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Tax-Saver Fixed Deposits (FDs): Should Seniors Invest In Them?

As the name suggests, these fixed deposit (FD) schemes provide investors with tax benefits in addition to guaranteed returns; however, they come with certain restrictions. Learn more.

March 9, 2024
March 9, 2024
Tax Saving Fixed Deposit

Tax Saving Fixed Deposit

Tax-saver fixed deposit (FD) schemes provide tax benefits with guaranteed returns and are popular among senior citizens. Like the equity-linked savings schemes (ELSS) in mutual funds, these FDs have the shortest maturity period. However, there is a catch: these FDs have a minimum five-year lock-in and a maximum of 10 years. Premature withdrawal is not allowed except when the accountholder is dead.

Investors can claim tax deductions of up to Rs 1.5 lakh under section 80C of the Income-tax Act, 1961, in a financial year for deposits. However, the interest income from a tax-saver FD is taxable as per the accountholder’s income slab, and it must be reported under the heading ‘Income from other sources.‘ Banks can deduct the tax at source (TDS) if the interest income is more than Rs 50,000 annually for senior citizens. Note that TDS is deducted when the interest amount exceeds the prescribed limit, not at the time of FD maturity.

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Also Read: Bonds Vs. Fixed Deposits: Where Should Senior Citizens Invest?

The maximum investment amount in a tax-saver FD is Rs 1.5 lakh. The minimum amount may vary from Rs 100-1,000 from one bank to another. For example, SBI’s minimum amount requirement is Rs 1,000, whereas HDFC bank’s is Rs 100, according to their websites.

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Like other FD and savings bank accounts, tax-saver FDs are secured under the Deposit Insurance and Credit Guarantee Corporation (DICGC) rules for a maximum of Rs 5 lakh.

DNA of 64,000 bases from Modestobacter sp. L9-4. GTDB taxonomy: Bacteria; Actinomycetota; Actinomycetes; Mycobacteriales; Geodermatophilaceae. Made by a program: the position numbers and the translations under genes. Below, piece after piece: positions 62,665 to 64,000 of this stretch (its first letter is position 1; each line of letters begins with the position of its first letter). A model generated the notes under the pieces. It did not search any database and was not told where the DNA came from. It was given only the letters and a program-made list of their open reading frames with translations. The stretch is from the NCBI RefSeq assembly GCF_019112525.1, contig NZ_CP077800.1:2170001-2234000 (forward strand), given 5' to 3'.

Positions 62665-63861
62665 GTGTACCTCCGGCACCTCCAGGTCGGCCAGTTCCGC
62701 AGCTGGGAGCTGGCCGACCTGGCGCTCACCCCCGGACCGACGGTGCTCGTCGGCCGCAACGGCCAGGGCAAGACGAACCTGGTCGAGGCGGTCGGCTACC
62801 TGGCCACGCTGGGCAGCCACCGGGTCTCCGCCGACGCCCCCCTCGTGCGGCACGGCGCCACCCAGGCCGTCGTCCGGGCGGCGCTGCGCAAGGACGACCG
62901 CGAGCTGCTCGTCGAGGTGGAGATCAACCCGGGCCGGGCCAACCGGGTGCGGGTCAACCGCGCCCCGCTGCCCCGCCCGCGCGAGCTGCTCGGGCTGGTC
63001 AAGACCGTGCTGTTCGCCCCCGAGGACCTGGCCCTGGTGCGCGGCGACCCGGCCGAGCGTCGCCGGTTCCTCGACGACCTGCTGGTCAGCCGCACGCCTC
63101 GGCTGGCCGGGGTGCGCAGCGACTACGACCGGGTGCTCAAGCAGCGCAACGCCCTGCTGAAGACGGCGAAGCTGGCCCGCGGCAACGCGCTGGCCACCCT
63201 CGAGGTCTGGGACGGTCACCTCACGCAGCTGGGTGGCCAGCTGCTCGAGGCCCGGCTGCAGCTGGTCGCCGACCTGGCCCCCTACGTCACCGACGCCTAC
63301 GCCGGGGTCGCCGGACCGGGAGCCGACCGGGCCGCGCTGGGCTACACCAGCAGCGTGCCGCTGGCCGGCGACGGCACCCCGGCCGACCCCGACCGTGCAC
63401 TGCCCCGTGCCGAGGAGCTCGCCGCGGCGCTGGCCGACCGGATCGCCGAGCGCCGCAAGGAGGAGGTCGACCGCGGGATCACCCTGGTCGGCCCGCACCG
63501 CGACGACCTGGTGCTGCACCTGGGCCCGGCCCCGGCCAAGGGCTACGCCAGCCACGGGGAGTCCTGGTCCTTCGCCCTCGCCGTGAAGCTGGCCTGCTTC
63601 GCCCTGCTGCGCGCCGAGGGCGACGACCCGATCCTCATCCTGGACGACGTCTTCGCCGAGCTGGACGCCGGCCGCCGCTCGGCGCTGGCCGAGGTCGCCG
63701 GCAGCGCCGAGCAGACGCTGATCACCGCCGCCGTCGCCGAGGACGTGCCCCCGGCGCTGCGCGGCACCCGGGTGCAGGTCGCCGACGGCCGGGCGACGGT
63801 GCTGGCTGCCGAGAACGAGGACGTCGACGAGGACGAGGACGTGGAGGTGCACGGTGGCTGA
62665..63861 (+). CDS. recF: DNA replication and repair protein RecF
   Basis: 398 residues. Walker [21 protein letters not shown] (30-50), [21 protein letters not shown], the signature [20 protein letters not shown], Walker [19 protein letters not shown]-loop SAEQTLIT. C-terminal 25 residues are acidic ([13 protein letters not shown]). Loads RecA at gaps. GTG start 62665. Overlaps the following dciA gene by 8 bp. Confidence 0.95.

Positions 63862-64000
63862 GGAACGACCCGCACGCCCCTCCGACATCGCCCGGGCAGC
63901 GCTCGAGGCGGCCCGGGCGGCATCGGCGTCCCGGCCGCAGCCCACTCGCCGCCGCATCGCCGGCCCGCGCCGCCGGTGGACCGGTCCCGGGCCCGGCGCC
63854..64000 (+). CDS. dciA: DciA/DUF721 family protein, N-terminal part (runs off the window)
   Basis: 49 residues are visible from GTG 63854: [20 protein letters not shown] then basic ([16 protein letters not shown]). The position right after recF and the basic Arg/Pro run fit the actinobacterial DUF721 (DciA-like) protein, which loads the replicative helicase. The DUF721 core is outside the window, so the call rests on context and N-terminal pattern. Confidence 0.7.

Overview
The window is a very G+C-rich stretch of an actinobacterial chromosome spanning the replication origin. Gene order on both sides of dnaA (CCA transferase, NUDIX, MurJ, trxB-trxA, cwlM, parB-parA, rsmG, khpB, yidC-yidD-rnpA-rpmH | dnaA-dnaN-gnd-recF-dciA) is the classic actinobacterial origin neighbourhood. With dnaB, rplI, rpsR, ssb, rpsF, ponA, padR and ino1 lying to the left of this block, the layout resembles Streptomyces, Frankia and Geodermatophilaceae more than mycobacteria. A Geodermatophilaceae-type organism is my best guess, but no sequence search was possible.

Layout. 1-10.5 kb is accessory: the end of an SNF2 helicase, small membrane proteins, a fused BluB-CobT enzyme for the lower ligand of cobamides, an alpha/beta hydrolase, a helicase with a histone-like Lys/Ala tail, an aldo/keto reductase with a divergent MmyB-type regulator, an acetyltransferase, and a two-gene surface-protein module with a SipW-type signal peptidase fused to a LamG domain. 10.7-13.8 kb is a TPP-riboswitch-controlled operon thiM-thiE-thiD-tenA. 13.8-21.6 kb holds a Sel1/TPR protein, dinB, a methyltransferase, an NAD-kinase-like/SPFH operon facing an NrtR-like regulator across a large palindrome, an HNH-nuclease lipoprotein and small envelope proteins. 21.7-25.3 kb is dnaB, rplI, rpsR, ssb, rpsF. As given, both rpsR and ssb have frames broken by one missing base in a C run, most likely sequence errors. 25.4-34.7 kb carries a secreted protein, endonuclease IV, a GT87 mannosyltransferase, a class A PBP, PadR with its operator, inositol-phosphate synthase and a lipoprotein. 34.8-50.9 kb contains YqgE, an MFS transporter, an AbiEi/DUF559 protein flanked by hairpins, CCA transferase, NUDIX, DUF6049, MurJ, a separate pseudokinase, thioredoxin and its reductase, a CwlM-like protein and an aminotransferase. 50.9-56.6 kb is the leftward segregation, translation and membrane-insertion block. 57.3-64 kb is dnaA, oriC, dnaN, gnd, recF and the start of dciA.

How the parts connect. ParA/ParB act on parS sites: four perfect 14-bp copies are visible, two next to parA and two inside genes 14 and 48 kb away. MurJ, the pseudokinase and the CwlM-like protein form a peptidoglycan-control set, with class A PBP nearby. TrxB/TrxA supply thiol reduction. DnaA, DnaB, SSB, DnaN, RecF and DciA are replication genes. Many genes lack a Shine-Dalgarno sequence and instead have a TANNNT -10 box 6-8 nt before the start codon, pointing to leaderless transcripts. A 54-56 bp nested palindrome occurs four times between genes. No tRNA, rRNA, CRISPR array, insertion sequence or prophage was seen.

Should Seniors Invest In These FDs?

It depends on the individual’s requirement. However, they should consider the following points:

 

No Premature Withdrawal: Investors can opt for FDs with premature withdrawal features if their goal is only to earn guaranteed income and not save tax. This will keep the investments liquid, and they can withdraw them during an emergency. Tax-saver FDs do not offer a premature withdrawal facility, so one may substitute them with other suitable liquid products.

Also Read: Govt Launches ‘Chakshu’ Facility To Protect Citizens, Facilitates Reporting Of Fraud Calls

Limitation On Maximum Investment Amount: Tax-saver FDs allow a maximum investment of Rs 1.5 lakh. So, if the tax benefit is the only consideration, in that case, investors will have other options under Section 80C, such as ELSS, home loans, employees’ provident fund (EPF), Public Provident Fund (PPF), National Pension System (NPS), Senior Citizen Savings Scheme (SCSS), etc. So, carefully choose the best instrument, considering tax and other benefits.

No Loan Facility: Tax-saver FDs cannot be used as collateral for loans. Although banks offer loans against FDs, they do not provide loans against tax-saver FDs. The absence of loans and premature withdrawal facilities make the tax-saver FDs less useful in emergencies. Depending on the bank, interest rates on tax-saver FDs range from 6 to 7.75 per cent.

So, should seniors invest in them before the financial year ends? Experts say that as the interest rates may have peaked, it could be the right time to invest in FDs for the long term. Some experts believe the Reserve Bank of India (RBI) might start cutting rates by the end of this year.

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